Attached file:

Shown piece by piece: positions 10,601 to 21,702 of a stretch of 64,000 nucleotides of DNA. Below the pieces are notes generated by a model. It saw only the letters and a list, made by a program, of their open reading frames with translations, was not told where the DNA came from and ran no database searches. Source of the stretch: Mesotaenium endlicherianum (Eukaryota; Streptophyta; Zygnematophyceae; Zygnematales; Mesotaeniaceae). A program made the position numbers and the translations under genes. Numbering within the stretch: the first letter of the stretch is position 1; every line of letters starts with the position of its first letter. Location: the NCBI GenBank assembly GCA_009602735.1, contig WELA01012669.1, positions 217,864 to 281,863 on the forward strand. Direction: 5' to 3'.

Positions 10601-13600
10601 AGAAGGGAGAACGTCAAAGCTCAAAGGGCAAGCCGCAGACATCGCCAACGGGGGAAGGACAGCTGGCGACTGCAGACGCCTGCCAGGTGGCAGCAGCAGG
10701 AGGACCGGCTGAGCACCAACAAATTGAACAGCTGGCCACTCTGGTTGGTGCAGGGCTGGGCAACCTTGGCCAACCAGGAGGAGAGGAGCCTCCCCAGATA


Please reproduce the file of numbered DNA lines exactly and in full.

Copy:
Shown piece by piece: positions 10,601 to 21,702 of a stretch of 64,000 nucleotides of DNA. Below the pieces are notes generated by a model. It saw only the letters and a list, made by a program, of their open reading frames with translations, was not told where the DNA came from and ran no database searches. Source of the stretch: Mesotaenium endlicherianum (Eukaryota; Streptophyta; Zygnematophyceae; Zygnematales; Mesotaeniaceae). A program made the position numbers and the translations under genes. Numbering within the stretch: the first letter of the stretch is position 1; every line of letters starts with the position of its first letter. Location: the NCBI GenBank assembly GCA_009602735.1, contig WELA01012669.1, positions 217,864 to 281,863 on the forward strand. Direction: 5' to 3'.

Positions 10601-13600
10601 AGAAGGGAGAACGTCAAAGCTCAAAGGGCAAGCCGCAGACATCGCCAACGGGGGAAGGACAGCTGGCGACTGCAGACGCCTGCCAGGTGGCAGCAGCAGG
10701 AGGACCGGCTGAGCACCAACAAATTGAACAGCTGGCCACTCTGGTTGGTGCAGGGCTGGGCAACCTTGGCCAACCAGGAGGAGAGGAGCCTCCCCAGATA